|Document Type:||Journal Article|
|Title:||Pacific sardine (Sardinops sagax) abundance, distribution and ecological relationships in the Pacific Northwest|
|Author:||Robert L. Emmett, Richard D. Brodeur, T. W. Miller, S. S. Pool, Paul J. Bentley, G. K. Krutzikowsky, J. McCrae|
|Journal:||California Cooperative Oceanic Fisheries Investigations Reports|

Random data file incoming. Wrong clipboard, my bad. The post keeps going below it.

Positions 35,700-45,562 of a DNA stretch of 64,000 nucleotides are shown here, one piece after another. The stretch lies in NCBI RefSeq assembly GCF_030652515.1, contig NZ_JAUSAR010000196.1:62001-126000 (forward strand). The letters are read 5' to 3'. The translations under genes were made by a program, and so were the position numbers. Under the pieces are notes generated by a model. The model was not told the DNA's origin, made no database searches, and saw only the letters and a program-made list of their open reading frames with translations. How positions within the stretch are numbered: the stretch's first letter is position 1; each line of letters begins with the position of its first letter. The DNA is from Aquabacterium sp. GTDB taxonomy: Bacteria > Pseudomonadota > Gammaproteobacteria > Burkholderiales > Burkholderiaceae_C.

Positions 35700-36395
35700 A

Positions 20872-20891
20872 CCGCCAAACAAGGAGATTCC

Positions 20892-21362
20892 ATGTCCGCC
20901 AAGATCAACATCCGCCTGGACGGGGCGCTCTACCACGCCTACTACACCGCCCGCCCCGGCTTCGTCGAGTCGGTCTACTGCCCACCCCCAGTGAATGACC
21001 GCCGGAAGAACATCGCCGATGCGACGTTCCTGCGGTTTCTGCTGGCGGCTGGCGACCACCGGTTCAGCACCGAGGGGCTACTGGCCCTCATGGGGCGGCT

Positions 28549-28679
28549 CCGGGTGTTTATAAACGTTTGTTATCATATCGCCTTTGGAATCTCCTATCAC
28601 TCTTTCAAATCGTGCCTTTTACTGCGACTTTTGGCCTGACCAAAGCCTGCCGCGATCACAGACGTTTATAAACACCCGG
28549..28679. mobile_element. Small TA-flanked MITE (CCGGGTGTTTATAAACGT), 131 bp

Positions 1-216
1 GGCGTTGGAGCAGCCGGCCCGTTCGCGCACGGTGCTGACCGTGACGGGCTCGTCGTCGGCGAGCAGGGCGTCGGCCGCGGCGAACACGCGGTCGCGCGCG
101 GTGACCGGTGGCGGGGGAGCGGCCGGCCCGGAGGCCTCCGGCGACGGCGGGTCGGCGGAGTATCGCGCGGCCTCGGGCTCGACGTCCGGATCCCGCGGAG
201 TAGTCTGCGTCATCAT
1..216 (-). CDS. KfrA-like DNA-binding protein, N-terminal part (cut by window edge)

During the 1930s and 1940s, Pacific sardines (Sardinops sagax) supported an important fishery in Pacific Northwest waters, but after their population crashed in the mid–1950s, they were rarely observed in this region. Starting in the mid–1990s, sardines resumed migrating into Northwest waters to spawn and feed. Pacific sardines now support a relatively large purse seine fishery centered off the Columbia River. From 1994 to 1998, we identified the abundance and distribution of Pacific sardine eggs and larvae in Northwest waters. The highest egg densities were observed in June 1996. During all years, eggs were associated with surface temperatures between 14° and 15°C. From 1998 to 2004, surface–trawl surveys, primarily on the continental shelf, identified the temporal and spatial distribution and abundance patterns of juvenile and adult Pacific sardines. Adult sardines generally do not over–winter off the Northwest, but migrate north from California in the spring (MayJune) when surface temperatures exceed 12°C. However, juvenile sardines over–winter in nearshore coastal waters. During most years, few 0–age juveniles were captured, indicating relatively poor spawning success; however, high densities of 0–age sardines were observed in fall of 2003 and 2004, indicating successful spawning. During the summer, sardines are most abundant on the shelf in cool (<16°C) and high salinity (>30 S) coastal waters, with their highest densities occurring in northern Oregon/Washington waters. Sardines are non–selective planktonic filter feeders; prey include copepods, euphausiids, and phytoplankton. Sardines are important prey of Northwest fishes, such as sharks, salmon, Pacific hake (Merluccius productus), and jack mackerel (Trachurus symmetricus).